Exercise is a powerful part of wellness. It not only helps you manage your weight, but it also reduces your risk of many diseases. According to the CDC, moderate-intensity aerobic activity helps prevent cardiovascular disease, type 2 diabetes, and some cancers. It can also improve your mental health and boost your mood. Recent research found that middle-aged people who engaged in aerobic exercise for two years reversed age-related stiffening of their arteries, even if they had avoided exercise for most of their lives.
While exercise is only one aspect of wellness, it’s one many people focus on at the start of the new year. If you’re planning to exercise more in 2019, here’s how a healthcare advisor can help you get the most out of your workouts:
1.Prepare ahead of time. If you’re excited about a new fitness plan, it’s easy to overdo it. Instead, start slow and ease into it. Talk to your doctor before you get started, so you’re aware of potential risks. This is especially important if you have any preexisting conditions. Your doctor can help you choose an exercise plan that’s right for you, based on your health and fitness goals. They can also recommend a workout frequency and intensity level. Dr. Ricky Singh, a specialist in sports medicine and Co-Director of the Center of Comprehensive Spine Care, notes that it is important for women to take rest days and change up their routines. Want help finding the best doctor for a pre-workout checkup? Call Better Health Advisors.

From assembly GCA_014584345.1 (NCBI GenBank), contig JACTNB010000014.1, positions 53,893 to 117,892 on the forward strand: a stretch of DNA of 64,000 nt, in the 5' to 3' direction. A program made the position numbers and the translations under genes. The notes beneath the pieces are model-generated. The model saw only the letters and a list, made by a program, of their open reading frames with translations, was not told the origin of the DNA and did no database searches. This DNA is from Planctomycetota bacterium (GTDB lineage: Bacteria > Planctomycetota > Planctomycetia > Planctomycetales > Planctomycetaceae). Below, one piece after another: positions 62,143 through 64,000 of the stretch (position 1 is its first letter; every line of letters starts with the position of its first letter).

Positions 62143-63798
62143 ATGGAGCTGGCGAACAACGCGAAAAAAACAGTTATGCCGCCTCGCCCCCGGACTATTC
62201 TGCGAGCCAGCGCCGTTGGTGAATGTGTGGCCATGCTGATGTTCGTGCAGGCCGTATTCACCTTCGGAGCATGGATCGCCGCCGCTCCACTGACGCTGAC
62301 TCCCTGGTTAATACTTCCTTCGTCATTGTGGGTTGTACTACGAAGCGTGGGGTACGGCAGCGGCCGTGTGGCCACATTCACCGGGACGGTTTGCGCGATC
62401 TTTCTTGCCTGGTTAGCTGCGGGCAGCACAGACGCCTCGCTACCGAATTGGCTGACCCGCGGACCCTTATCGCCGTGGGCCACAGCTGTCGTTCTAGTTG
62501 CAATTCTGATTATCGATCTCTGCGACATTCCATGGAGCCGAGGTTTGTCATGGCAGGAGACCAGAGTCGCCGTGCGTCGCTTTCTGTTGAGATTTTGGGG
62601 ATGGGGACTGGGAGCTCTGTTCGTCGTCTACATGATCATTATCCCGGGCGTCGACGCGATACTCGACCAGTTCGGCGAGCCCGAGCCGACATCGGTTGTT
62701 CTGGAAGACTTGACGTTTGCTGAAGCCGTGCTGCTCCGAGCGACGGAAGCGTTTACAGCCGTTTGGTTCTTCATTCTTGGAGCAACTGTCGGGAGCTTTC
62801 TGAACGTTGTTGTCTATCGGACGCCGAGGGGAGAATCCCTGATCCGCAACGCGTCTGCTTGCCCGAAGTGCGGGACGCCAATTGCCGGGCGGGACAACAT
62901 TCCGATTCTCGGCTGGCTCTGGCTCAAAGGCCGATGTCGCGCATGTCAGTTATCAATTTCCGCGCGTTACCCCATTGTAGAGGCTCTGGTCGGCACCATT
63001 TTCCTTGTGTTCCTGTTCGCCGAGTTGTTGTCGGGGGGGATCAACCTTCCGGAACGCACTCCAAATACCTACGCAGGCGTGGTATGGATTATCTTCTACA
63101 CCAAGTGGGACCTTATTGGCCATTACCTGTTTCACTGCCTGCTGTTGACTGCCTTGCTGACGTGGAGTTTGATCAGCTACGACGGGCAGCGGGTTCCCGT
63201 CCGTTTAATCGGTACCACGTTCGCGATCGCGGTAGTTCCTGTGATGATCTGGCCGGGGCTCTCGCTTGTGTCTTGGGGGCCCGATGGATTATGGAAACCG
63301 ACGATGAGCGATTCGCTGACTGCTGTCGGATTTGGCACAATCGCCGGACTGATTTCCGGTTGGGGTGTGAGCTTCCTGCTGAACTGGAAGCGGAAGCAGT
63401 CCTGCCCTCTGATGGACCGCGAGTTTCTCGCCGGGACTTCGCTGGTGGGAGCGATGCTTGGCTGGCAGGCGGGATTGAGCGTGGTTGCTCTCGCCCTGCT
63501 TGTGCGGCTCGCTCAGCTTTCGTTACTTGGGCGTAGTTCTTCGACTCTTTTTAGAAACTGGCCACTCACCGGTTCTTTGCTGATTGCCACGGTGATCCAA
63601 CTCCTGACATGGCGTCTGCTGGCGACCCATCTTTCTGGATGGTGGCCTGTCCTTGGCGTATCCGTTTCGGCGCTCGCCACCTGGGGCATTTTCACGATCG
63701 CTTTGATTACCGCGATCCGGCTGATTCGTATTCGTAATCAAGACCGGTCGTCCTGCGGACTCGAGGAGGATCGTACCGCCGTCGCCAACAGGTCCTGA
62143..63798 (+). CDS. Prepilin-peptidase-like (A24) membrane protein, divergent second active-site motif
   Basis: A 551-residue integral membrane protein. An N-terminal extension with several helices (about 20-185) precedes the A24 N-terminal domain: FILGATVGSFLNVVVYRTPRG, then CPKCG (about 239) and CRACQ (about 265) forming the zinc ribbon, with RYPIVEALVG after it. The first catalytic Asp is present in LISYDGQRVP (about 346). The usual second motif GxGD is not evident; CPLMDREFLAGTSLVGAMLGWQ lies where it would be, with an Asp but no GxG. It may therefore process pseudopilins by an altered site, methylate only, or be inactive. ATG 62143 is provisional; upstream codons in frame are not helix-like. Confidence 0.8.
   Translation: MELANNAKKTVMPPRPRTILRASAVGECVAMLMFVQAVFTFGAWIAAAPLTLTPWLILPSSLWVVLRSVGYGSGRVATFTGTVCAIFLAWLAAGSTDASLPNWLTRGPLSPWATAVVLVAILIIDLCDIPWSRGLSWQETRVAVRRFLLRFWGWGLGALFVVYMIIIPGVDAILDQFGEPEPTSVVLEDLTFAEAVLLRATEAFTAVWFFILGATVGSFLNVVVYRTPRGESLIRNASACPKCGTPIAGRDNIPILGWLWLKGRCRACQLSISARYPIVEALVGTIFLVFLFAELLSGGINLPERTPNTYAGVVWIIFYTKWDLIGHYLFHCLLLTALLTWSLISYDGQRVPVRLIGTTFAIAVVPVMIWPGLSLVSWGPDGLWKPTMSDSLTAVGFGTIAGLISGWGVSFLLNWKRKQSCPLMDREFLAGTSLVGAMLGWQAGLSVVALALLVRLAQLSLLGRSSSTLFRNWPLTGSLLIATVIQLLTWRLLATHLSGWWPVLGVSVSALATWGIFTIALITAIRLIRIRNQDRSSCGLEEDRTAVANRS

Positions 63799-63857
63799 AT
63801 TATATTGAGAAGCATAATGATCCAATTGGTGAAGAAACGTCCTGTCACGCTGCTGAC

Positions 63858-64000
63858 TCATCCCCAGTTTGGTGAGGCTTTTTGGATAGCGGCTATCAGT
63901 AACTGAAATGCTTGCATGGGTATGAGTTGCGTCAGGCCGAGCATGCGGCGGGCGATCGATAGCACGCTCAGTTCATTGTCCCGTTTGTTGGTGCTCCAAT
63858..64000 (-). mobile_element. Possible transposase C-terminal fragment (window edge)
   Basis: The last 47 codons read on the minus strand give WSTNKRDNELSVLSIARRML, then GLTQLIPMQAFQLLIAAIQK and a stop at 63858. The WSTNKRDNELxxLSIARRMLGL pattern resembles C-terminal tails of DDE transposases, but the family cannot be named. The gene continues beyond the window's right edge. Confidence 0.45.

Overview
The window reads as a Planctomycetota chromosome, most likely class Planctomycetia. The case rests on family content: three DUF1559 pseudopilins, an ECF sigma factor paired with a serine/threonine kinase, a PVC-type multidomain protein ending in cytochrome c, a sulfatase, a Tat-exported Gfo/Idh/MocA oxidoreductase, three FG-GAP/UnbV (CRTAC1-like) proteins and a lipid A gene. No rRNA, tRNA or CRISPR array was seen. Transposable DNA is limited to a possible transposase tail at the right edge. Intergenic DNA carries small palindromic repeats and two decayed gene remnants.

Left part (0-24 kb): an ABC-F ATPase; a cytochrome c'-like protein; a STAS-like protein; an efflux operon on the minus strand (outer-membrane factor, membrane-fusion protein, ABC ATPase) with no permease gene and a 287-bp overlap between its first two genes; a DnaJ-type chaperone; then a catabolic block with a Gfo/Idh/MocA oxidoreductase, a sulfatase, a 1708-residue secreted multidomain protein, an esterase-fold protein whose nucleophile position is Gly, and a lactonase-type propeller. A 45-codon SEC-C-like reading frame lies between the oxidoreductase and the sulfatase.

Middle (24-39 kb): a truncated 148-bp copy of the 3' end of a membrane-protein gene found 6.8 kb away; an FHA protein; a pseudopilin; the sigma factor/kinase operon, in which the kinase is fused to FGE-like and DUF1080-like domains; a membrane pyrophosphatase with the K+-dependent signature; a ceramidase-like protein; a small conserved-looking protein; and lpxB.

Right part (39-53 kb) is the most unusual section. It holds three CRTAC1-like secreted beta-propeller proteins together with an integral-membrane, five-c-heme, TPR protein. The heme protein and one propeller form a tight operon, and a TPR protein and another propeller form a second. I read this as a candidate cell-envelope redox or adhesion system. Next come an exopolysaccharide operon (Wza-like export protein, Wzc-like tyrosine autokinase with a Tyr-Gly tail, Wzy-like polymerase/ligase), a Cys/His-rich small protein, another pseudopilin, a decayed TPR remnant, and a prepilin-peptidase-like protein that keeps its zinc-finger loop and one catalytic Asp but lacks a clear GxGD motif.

2. Take full advantage of your insurance benefits. Chances are, your health insurance plan includes wellness benefits, and Better Health Advisors can help you make sense of them. If you’re thinking of joining a gym or buying exercise equipment, we can review the details of your plan and help you make the smartest choices. Depending on your plan, you may be entitled to health coaching, nutrition counseling, personal training, or discounts on gym memberships and exercise classes, among other things.
3. Listen to your body. If you feel pain after starting a new fitness routine, or after repeated workouts, should you worry? Many exercise-related injuries are mild and can be cared for at home, but it can be hard to tell a sore muscle from something more serious. If you’re unsure how to treat a minor injury, want professional help with an ongoing or more serious condition, or have questions about when it’s safe to start exercising again, we can put you in touch with experts in sports medicine.